Student Loan Servicing Companies and the Need for Regulation
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Student loan debt has soared to 1.2 trillion dollars, making it the second largest type of consumer debt in the United States. It’s a large industry that has generally gone unregulated, even in the wake of the mortgage crisis. However, as more student loan borrowers struggled to keep on top of their payments and mounting debt, the Consumer Financial Protection Bureau (CFPB) began investigating student loan servicing companies. Recently, the CFPB released a report that highlighted complaints against student loan servicing companies, along with some recommendations.
As part of their investigation, the CFPB asked consumers about their experiences with student loan servicing companies. They received more than 30,000 responses that helped point out some of the problems with student loan servicing companies. Comments showed that private and federal loan borrowers complained about practices that made repayment more difficult, even causing some to default. Other complaints included: misapplied payments, lost paperwork, difficulty getting in contact with a representative, and difficulty finding suitable, affordable repayment options.
What Are Student Loan Servicing Companies
Student loan servicing companies are not in the business of actually loaning money. They’re a middleman between the borrower and the loaner. For student loans, the borrower may be the student themselves or a parent, grandparent or other guardian. The “loaner” is generally the government or a private bank. Some students have a mix of private and federal loans, as there are borrowing limits on the latter.
Borrowers generally have no say in who manages their loan. The lender either selects their preferred servicing company or a random servicing company. This is the company a borrower will be interfacing with for about 10 years as they pay down their student loans—possibly longer—and they have no say in the selection.
Why It Matters
Student loan servicing companies are entrusted with collecting a lot of money. For students who receive federal loans, a student loan servicing company is chosen for them by the government, essentially providing an endorsement of their services. If these student loan servicing companies are breaking the law or just providing poor service and making it difficult for students to pay their loans in a timely fashion, that reflects poorly on the government and federal financial aid.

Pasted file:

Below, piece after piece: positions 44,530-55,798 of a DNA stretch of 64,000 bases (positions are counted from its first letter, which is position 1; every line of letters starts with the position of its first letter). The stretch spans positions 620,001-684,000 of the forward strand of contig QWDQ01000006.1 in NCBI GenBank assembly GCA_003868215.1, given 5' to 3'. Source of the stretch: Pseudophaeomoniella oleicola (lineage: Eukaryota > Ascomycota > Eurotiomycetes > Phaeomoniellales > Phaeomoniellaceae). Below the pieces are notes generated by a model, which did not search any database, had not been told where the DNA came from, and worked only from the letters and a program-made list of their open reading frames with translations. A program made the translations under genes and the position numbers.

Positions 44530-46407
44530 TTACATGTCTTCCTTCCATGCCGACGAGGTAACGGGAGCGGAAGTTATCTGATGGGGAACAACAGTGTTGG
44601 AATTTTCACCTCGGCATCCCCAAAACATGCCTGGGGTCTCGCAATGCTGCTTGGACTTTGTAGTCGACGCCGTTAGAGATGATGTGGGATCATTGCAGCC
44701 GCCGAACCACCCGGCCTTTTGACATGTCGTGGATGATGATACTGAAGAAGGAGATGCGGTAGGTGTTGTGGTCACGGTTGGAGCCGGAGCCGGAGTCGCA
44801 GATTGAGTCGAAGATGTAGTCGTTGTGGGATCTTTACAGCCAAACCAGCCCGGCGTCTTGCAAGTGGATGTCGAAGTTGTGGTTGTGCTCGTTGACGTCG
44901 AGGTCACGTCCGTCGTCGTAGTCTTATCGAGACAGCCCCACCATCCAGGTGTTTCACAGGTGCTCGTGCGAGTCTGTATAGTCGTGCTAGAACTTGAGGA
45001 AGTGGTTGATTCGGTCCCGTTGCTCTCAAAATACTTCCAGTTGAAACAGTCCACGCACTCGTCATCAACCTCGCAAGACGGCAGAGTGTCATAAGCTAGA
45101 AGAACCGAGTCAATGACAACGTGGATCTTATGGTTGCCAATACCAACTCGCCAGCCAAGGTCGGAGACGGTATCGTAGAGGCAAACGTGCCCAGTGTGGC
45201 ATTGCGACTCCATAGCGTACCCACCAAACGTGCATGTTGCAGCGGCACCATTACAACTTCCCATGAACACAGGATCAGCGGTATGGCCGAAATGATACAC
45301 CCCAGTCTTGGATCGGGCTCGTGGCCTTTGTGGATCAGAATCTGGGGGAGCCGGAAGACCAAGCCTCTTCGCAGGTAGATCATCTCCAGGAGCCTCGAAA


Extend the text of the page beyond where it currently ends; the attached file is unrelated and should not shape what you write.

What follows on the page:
If the companies are in fact mishandling federal funds, and not just doing their jobs poorly, it could have major ramifications for the future of student loans and loan servicing. Student loan servicing companies are not well regulated and the numerous complaints against them seem to indicate that some form of regulation is necessary to ensure that students aren’t being taken advantage of.
What Can Be Done
As part of their report, the CFPB made recommendations to make student loan servicing companies better, reduce the number defaults and create better outcomes. These recommendations include: more transparency in regards to payment types and outcomes, timely dispersal of information to borrowers, and industry-wide regulation with clear standards that will allow servicers to be held accountable as necessary.
While these recommendations, if enacted, may go a long way towards providing a better borrowing atmosphere for students and their parents, it will take policy makers enacting legislation to really make a difference. Student loan servicers like Navient consistently receive low scores by the industry. Navient is one of the largest student loan servicing companies handling the majority of Sallie Mae issued student loans. Although some student loan servicing companies may attempt to act upon some of the CFPB recommendations and improve their services, there will be no consistency until lawmakers and policy makers decide to introduce legislation to create a uniform standard.
While student loan servicing companies are not solely to blame for an increase in student debt and student loan defaults, implementing regulations may help to better serve up to 70% of borrowers, allowing them to pay off their loans in a more manageable, affordable manner. Simple fixes like clear, timely information dispersal may go a long way towards cutting back of defaults, which is good for both borrowers and lenders.
Thanks to the rising cost of education, the amount of student loan debt in the United States will continue to increase. That means more of the population will be dealing with paying off student loans and interfacing with student loan servicing companies. In order for student loan servicing companies to begin to change their practices, those who are most affected should consider letting their state senators know about how student loan servicing companies regulation would help them meet their loan obligations. It is in the best interest of the nation to reform the student loan system and create a safer atmosphere for borrowers and future students.
Photo courtesy of: BlueOlive
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